Should this be done in 3.2? Well, this idea has been floated around quite a bit. It would lay some of the desired groundwork for eventually no longer shipping with bundled plugins. I've already made the case that the actual implementation is negligible work. And importantly, with regards to project scope, it squarely fits under our broad goal of "faster." Not only do we want to make the admin faster, but we want to make sure your site is fast too.

Change History (7)

#1 @nacin
7 years ago

I'd also be willing to drop the caching plugins suggestion for now. I think spam is an easier problem to solve, and more people need help with spam than with caching.

#2 @westi
7 years ago

  • Priority changed from normal to low
  • Severity changed from normal to minor

I'm not sure how this helps.

Rather than nagging we should be encouraging.

Add a whole api like this just makes it look more like these things should be bundled in core.

80-90% of WP installs do not need caching.

Spam protection is a different beast but we still should be encouraging not nagging whatever we do.

#3 @strider72
7 years ago

What about a site where you have to be registered, and people are only manually registered by Admin? (For a club where only members are registered for example).

No need for Spam plugin there, is there?

It goes without saying to turn off the nag if comments are turned off.... ;-)

#4 @scribu
7 years ago

  • Component changed from Performance to Plugins

Agree with what westi and strider72 said.

This seems more like a part of the "Setup meter" idea from GSoC.

And you can't really put it under the Performance component, since it would actually have a tiny little bit of overhead.

#5 @markjaquith
7 years ago

Spam protection is a different beast but we still should be encouraging not nagging whatever we do.

That's a minor point about how it's worded. I think the core here is that we should tell people when they don't have an anti-spam solution enabled, and point them in the right direction. We can do it in a way that encourages them, and only appears when relevant.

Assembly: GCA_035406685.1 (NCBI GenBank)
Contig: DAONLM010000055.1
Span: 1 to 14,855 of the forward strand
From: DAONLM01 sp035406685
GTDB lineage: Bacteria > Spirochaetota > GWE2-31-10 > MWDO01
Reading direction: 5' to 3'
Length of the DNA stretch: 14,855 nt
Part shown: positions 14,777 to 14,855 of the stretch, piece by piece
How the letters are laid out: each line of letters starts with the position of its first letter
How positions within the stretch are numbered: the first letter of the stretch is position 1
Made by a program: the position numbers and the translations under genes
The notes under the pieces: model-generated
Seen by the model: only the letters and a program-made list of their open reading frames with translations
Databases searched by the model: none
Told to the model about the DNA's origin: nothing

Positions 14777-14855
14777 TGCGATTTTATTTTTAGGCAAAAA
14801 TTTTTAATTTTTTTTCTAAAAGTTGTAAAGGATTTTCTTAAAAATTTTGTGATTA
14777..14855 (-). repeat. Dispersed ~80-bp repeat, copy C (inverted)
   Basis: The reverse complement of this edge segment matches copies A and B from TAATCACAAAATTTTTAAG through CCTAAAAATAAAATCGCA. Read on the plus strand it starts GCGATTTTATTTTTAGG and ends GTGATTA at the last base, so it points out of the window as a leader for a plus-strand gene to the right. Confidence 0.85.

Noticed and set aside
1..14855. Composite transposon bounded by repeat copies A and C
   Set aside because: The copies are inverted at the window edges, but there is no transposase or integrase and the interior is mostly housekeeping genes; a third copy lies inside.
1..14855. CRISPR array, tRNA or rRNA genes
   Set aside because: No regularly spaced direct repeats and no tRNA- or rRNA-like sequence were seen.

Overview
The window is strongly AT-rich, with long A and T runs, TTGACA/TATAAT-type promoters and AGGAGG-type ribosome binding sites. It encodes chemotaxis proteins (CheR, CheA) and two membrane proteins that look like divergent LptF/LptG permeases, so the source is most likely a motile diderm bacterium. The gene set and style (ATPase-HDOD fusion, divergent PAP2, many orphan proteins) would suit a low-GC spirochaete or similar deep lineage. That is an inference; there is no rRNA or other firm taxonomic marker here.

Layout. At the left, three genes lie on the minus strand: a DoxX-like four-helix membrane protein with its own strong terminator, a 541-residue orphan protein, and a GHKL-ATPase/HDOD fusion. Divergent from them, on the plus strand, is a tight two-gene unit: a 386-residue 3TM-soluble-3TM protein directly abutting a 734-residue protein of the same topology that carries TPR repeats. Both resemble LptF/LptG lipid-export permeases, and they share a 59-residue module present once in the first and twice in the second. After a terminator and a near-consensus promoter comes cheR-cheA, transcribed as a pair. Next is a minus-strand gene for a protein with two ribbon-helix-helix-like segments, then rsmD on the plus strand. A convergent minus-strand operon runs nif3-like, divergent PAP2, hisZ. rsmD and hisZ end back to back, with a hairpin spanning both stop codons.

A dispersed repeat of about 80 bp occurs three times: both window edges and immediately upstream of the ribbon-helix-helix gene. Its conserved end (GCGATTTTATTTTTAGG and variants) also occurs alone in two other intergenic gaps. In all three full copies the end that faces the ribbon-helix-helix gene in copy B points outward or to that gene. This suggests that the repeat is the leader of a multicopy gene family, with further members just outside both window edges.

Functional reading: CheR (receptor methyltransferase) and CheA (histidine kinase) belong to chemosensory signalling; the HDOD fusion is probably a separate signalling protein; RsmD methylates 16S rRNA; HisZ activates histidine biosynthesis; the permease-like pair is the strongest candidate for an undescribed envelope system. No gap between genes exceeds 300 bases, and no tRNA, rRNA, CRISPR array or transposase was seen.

Add a whole api like this just makes it look more like these things should be bundled in core.

Comprehensive anti-spam can't be. And comprehensive caching probably shouldn't be. But they're still real problems that a non-trivial number of people will face. Just because something isn't right for core doesn't mean we shouldn't do what we can to put them on the right path.

#6 @ericmann
7 years ago

I can see some additional value in making a system like this pluggable. Many themes offer integration with SEO systems, but rather than reinvent the wheel they just provide hooks for certain specific plugins (AIOSEOP, WordPress SEO, etc). From a theme developer standpoint, being able to detect if you have any kind of SEO plugin installed at all would be useful (as would be reminding the user to install one).

But for a first stage of implementation, being able to detect the presence (and activation status) of a comment spam plugin would be useful in core. Being able to somehow say "yes, I know, stop reminding me" would help alleviate the concerns of those who don't need or don't want anti-spam systems.

#7 @nacin
7 years ago

  • Milestone Awaiting Review deleted
  • Resolution set to maybelater
  • Status changed from new to closed